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# Magnetic Reluctance

A description of the magnetic reluctance, also discussing a way to calculate it
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### Key Facts

Gyroscopic Couple: The rate of change of angular momentum ($\inline&space;\tau$) = $\inline&space;I\omega\Omega$ (In the limit).
• $\inline&space;I$ = Moment of Inertia.
• $\inline&space;\omega$ = Angular velocity
• $\inline&space;\Omega$ = Angular velocity of precession.

## Overview

Key facts

The magnetic reluctance is defined as:

$\mathcal{R}&space;=&space;\frac{\mathcal{F}}{\Phi}$

where $\inline&space;\mathcal{F}$ is the magnetomotive force, and $\inline&space;\Phi$ the magnetic flux.

For a magnetic circuit of length $\inline&space;l$, cross-sectional area $\inline&space;A$, and relative magnetic permeability $\inline&space;\mu_r$, the magnetic reluctance can be calculated with:

$\mathcal{R}&space;=&space;\frac{l}{\mu_0&space;\mu_r&space;A}$

where $\inline&space;\mu_0$ is the magnetic permeability of free space.

<br/>

Constants

$\mu_0&space;=&space;4&space;\pi&space;\cdot&space;10^{-7}&space;\;&space;\frac{N}{A^2}$

The magnetic reluctance $\inline&space;\mathcal{R}$ of a magnetic circuit can be regarded as the formal analog of the resistance in an electrical circuit. The magnetic reluctance can be expressed as:

$\mathcal{R}&space;=&space;\frac{\mathcal{F}}{\Phi}$

where $\inline&space;\mathcal{F}$ is the magnetomotive force (mmf), and $\inline&space;\Phi$ is the magnetic flux.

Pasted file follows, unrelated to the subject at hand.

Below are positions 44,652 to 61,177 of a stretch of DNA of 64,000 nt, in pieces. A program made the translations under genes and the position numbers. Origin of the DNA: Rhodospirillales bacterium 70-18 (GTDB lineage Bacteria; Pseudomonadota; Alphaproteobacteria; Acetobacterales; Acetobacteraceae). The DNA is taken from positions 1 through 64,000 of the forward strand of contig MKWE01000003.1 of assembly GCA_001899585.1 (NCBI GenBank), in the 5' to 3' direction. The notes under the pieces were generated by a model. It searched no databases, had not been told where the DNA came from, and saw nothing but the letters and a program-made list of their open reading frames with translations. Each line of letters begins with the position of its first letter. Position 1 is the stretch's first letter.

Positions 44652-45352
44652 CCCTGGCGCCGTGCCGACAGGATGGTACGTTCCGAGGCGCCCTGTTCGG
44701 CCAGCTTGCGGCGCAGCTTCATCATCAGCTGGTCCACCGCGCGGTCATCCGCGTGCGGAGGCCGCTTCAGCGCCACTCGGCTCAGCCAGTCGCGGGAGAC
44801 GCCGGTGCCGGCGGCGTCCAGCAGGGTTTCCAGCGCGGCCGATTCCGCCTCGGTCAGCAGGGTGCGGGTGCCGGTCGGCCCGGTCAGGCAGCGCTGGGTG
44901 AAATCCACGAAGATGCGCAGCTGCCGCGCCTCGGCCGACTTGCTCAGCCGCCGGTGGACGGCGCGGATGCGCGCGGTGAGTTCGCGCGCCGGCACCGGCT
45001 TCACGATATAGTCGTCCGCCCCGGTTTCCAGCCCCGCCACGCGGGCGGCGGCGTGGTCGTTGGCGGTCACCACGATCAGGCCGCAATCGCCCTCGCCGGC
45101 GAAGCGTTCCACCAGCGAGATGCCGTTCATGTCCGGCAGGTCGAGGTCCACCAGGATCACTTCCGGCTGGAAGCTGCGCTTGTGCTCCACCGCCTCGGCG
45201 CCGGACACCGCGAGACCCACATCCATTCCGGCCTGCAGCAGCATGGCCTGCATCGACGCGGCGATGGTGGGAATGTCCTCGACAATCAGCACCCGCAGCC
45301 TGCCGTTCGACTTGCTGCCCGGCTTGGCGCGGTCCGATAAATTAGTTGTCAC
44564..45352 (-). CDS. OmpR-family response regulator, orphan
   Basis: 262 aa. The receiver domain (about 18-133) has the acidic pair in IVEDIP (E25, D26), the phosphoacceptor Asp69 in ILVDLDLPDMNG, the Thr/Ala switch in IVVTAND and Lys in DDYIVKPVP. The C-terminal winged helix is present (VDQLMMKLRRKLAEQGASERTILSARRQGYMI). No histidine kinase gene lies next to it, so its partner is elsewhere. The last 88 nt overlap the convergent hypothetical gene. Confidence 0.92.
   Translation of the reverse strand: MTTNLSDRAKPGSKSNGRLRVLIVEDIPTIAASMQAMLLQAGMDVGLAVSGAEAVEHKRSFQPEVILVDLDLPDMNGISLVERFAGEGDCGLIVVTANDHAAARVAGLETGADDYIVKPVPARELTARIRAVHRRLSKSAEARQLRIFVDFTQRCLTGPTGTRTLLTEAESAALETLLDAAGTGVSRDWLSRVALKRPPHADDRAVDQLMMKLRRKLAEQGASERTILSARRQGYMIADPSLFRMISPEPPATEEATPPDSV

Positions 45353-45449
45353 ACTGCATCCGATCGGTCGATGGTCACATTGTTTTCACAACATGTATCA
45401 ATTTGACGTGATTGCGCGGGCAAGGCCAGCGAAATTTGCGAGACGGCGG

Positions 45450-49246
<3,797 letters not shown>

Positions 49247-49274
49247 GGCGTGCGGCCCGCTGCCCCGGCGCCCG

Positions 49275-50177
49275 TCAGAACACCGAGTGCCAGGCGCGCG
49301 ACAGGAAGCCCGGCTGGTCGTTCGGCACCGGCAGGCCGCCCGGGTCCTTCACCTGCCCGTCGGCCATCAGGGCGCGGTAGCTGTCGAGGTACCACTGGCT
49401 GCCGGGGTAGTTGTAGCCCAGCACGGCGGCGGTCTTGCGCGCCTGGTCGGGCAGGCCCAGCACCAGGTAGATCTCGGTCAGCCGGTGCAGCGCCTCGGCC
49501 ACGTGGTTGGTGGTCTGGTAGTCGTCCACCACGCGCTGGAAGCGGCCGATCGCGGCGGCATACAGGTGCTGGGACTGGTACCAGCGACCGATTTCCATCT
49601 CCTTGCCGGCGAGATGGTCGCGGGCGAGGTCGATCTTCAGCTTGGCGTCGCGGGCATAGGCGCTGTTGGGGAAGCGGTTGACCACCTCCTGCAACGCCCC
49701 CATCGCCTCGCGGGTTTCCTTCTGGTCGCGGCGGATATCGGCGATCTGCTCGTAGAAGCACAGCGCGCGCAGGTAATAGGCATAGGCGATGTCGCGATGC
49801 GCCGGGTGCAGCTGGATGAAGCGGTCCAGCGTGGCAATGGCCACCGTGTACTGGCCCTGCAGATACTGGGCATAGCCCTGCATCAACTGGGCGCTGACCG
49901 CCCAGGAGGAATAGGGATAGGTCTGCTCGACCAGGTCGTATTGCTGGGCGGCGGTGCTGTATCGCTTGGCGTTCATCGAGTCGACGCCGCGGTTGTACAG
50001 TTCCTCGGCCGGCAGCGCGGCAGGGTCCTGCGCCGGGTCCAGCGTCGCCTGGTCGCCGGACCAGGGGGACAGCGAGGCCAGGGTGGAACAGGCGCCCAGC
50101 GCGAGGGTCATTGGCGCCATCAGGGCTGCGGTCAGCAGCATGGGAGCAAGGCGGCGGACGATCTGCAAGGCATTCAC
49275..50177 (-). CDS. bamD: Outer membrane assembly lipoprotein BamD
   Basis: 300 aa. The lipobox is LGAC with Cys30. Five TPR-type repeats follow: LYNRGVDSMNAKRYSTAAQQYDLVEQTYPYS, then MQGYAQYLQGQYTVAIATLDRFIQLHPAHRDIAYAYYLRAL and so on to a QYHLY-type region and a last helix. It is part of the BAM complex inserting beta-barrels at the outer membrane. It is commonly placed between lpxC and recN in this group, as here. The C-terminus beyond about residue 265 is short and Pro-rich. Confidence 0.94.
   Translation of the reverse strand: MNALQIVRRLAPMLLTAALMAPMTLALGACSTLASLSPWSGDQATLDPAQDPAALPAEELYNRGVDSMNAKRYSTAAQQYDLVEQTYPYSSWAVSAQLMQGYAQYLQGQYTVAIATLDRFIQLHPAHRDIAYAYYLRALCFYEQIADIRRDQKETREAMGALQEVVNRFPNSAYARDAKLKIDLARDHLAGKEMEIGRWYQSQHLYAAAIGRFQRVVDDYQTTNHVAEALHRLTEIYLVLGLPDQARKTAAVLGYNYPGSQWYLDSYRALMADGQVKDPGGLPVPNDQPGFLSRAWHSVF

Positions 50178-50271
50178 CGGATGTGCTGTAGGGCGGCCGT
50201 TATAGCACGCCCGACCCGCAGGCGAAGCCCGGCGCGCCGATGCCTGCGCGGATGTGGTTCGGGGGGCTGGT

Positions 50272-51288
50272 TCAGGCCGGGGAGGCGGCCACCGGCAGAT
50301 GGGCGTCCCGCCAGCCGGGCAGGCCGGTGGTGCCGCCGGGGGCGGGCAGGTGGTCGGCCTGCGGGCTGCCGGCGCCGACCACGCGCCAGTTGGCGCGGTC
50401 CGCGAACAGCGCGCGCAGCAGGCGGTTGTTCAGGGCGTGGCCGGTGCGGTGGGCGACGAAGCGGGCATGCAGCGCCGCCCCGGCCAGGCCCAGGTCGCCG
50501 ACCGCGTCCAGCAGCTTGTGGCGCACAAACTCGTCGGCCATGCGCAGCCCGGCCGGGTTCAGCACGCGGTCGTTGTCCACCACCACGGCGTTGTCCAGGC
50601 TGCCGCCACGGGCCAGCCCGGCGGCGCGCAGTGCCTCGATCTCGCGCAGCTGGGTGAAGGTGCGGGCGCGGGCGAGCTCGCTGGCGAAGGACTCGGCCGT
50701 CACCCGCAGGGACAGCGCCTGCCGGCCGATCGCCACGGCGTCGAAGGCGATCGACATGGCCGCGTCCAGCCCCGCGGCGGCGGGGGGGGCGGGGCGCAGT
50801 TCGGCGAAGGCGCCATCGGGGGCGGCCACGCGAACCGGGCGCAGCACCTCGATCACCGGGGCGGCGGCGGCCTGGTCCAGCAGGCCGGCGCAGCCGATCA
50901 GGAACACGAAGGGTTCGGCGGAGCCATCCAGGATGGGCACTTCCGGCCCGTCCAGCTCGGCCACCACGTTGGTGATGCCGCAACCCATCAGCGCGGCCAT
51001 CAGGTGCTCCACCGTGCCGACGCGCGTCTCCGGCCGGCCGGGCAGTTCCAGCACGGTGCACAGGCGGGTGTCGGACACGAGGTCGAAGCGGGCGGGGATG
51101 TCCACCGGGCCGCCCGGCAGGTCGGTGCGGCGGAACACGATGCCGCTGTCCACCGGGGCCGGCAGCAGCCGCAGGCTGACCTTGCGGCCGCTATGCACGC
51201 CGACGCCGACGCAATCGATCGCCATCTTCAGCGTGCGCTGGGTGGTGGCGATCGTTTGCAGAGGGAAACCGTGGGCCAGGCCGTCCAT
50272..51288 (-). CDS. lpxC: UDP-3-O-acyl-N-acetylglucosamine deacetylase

In order to calculate the magnetic reluctance, consider a magnetic circuit of length $\inline&space;l$ and cross-sectional area $\inline&space;A$, as diagramed in Figure 1.

##### MISSING IMAGE!

We know that the magnetic field strength $\inline&space;H$ can be written as:

$\int{H&space;dl}&space;=&space;NI$

where $\inline&space;I$ is the current in the coil, and $\inline&space;N$ is the number of turns (for a more detailed discussion on the magnetic field strength see Field Strength ). Furthermore, $\inline&space;H$ can be related to the magnetic flux density $\inline&space;B$ with the equation:

$B&space;=&space;\mu_0&space;\mu_r&space;H$

where $\inline&space;\mu_0$ is the magnetic permeability of free space, and $\inline&space;\mu_r$ the relative magnetic permeability of the material.

As the magnetic flux $\inline&space;\Phi$ is defined as:

$\Phi&space;=&space;B&space;\cdot&space;A$

equation (4) can also be written as:

$\frac{\Phi}{A}&space;=&space;\mu_0&space;\mu_r&space;H$

from which the magnetic field strength becomes:

$H&space;=&space;\frac{\Phi}{\mu_0&space;\mu_r&space;A}$

Considering that $\inline&space;H$ is uniform, equation (3) becomes:

$H&space;l&space;=&space;NI$

Using the expression form of $\inline&space;H$ from (8) in (7), we get that:

$NI&space;=&space;\frac{\Phi&space;l}{\mu_0&space;\mu_r&space;A}$

$\Phi&space;=&space;NI&space;\div&space;\frac{l}{\mu_0&space;\mu_r&space;A}$

As the magnetomotive force $\inline&space;\mathcal{F}$ of a coil is given by: